Saturday, 1 December 2012

Are the SNP the heirs to Michael Foot?

Reading one of the most popular nationalist blogs, I began to realise that the author and the people leaving comments were hoping for a lot more than independence. The reason for their support for Scottish nationalism, was not merely that they wanted Scotland to secede from the rest of the UK, but perhaps more importantly, they wanted Scottish politics to shift much further to the left. It became more and more obvious that many of the people who were attracted to the SNP were attracted precisely because they were disappointed former Labour party voters. They now considered the Labour party to be a party of the right. Independence for many of these people was thus a way of bringing about “Socialism in one country” leaving world revolution for another day!

There are clearly people in the SNP with a variety of political viewpoints, but if supporters are declaring that the present day Labour party is a party of the centre right, then it must be that the SNP is a party of the centre left in a different sense to that in which most people understand the term. Moreover, they must be on the centre left in a different way from other European centre left parties. I always supposed that the the transition which the Labour party made in the 80s and 90s was from democratic socialism to social democracy. Thus, they made a transition from the left with some elements of the far left, to the centre left. But if the Labour party is considered by SNP supporters to now be a party of the centre right, it must be that they think that their “centre left” SNP occupies the position of the old Labour party around the time of Michael Foot. By normal definitions this is no longer a centre left party at all.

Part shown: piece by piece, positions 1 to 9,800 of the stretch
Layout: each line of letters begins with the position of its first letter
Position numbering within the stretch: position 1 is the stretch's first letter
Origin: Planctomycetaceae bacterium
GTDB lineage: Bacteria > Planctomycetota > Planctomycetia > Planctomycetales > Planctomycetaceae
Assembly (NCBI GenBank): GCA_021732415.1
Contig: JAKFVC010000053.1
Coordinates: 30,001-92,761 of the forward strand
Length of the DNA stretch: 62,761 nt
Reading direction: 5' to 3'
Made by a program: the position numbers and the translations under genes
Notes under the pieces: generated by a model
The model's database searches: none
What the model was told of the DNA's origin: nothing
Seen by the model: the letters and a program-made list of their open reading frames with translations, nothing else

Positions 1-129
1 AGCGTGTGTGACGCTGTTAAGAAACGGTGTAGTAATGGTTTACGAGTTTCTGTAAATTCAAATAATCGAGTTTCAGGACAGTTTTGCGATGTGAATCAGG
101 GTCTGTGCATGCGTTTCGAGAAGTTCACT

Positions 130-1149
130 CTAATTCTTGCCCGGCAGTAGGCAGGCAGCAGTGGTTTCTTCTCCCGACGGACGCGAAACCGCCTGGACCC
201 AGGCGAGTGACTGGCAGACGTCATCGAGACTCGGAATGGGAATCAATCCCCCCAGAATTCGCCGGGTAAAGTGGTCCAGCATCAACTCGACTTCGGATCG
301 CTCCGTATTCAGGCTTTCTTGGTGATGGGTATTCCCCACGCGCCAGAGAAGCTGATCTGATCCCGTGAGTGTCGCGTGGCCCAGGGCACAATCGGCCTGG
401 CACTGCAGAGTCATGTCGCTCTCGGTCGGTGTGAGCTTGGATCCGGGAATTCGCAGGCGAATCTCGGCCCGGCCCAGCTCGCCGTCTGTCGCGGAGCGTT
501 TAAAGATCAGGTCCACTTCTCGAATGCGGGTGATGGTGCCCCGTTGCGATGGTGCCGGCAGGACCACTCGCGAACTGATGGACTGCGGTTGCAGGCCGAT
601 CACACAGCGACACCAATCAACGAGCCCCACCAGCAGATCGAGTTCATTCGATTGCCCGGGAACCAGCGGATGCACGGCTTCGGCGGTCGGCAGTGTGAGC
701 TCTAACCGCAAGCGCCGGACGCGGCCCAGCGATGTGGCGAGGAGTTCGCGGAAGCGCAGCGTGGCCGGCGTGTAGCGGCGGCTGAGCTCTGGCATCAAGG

I never understood the almost universal SNP opposition to nuclear weapons until I realised that they truly were a left-wing party. What have nuclear weapons got to do with independence? It all seemed to be a bit of a debate from another age along with grainy black and white footage of CND marches. I hadn’t much thought about the issue of nuclear weapons at all since the election of 1983, certainly not since the end of the Cold War. Labour went into the election of 1983 proposing unilateral nuclear disarmament and was decisively defeated. Thereafter Labour realised that it had to reform in order to stand a chance of being elected. Through a succession of leaders gradually all the policies which made Labour unelectable were discarded. Thus, the opposition to nuclear weapons was dropped, Clause 4 was dropped, the idea that everything must be nationalised was dropped, legislation curbing trade union power  was accepted and finally some basic understanding of  the nature of business and economics was obtained. Eventually, Labour became a social democratic party and became electable. It would seem however, to many Scottish nationalists that all this was a dreadful mistake. Labour should have remained the party of 1983 and the fact that they have failed to do so means that it is necessary to vote for the SNP, which now remains the equivalent of Old Labour circa 1983.